PLS 460 Ladue v Gilleo

PLS 460 Ladue v Gilleo - her complaint to challenge the new...

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Ladue v Gilleo Supreme Court of the United States, 1994 512 U.S. 43, 114 S. Ct. 2038, 129 L.Ed.2d 36 Facts of the Case: Margaret Gilleo placed a 24-by-36-inch sign calling for peace in the Persian Gulf on her front lawn. The original sign disappeared and a subsequent sign was knocked down. She reported these incidents to the police who advised her that such signs were prohibited in Ladue. She sued the city and the District Court ordered a preliminary injunction. Ladue repealed the law and replaced it with a new one which also banned window signs. Gilleo then placed another anti-war sign in her second-story window and amended
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Unformatted text preview: her complaint to challenge the new ordinance. Question: Does the Ladue ordinance violate Gilleo's right to free speech as protected by the First Amendment? Conclusion: Yes. Although acknowledging Ladue's police power to minimize visual clutter associated with signs, the Court ruled that the law "almost completely foreclosed a venerable means of communication that is both unique and important." The Court held a "special respect" for an individual's right to convey messages from her home. Decisions Decision: 9 votes for Gilleo, 0 vote(s) against...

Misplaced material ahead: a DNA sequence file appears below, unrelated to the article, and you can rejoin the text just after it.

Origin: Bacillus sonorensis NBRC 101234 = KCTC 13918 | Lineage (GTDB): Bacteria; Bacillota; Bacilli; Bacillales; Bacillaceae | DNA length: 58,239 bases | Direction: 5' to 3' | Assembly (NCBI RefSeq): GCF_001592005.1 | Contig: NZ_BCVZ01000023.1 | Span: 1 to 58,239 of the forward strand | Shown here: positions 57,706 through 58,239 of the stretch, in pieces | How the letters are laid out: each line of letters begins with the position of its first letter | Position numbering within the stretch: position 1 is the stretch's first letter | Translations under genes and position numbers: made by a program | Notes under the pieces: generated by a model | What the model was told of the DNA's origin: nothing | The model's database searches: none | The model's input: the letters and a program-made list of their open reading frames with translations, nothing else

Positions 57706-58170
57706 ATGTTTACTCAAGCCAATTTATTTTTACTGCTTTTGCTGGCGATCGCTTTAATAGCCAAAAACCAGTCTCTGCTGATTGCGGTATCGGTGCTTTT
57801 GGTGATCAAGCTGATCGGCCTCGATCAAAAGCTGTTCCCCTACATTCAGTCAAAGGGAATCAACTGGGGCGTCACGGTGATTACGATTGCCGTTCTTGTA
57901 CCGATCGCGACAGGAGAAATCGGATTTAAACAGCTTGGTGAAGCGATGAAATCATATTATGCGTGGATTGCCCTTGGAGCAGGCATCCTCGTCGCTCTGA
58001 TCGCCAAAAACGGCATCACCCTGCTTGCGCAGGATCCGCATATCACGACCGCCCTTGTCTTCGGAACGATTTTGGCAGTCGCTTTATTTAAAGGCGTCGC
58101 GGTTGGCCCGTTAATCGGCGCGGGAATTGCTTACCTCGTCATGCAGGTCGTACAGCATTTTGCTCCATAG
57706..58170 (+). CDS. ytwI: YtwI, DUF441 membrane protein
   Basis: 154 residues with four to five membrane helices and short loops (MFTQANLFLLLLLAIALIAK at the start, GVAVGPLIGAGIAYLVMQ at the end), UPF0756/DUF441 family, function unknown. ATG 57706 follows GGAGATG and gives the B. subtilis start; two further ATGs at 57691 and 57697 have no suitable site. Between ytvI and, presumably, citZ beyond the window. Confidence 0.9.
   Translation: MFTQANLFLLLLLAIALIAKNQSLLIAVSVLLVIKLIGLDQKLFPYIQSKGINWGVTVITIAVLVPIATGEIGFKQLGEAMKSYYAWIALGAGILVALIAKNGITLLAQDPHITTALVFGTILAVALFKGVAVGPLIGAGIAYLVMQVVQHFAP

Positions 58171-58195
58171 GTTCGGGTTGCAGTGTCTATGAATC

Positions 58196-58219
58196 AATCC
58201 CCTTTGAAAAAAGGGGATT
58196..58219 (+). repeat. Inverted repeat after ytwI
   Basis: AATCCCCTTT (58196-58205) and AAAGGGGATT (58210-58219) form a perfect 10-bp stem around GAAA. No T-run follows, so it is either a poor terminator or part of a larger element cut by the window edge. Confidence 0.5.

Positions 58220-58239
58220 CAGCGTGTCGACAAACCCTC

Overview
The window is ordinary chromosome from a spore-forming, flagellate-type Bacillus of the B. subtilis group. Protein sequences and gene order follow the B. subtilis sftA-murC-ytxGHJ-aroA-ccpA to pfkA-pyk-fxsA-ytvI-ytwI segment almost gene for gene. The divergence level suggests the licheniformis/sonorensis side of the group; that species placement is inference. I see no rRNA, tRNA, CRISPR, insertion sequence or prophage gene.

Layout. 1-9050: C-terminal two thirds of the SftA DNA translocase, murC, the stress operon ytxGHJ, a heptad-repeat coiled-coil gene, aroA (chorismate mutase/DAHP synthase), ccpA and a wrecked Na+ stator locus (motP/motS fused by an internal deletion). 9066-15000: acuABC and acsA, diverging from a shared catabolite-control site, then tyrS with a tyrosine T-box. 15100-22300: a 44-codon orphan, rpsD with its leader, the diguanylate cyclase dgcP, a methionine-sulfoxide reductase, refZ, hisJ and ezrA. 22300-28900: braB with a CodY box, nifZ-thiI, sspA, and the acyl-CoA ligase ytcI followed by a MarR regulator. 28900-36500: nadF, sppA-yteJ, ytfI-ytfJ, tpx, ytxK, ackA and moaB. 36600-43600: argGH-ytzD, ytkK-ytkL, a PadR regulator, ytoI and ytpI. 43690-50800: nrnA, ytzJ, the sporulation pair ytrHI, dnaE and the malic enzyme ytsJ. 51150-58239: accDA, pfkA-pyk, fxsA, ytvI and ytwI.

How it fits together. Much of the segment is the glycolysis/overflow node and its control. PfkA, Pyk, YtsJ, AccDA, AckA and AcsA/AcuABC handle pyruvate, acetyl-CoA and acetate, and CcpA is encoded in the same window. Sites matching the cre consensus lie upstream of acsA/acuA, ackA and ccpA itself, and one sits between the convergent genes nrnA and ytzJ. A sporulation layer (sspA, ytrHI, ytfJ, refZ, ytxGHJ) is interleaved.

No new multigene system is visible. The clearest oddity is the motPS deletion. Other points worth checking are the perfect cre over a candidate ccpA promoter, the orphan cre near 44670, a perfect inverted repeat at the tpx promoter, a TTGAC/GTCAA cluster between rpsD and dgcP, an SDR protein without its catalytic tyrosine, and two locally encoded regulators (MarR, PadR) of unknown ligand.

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  • Spring '10
  • Lermack
  • Supreme Court of the United States, First Amendment to the United States Constitution, Persian Gulf, Ladue, Ladue v Gilleo

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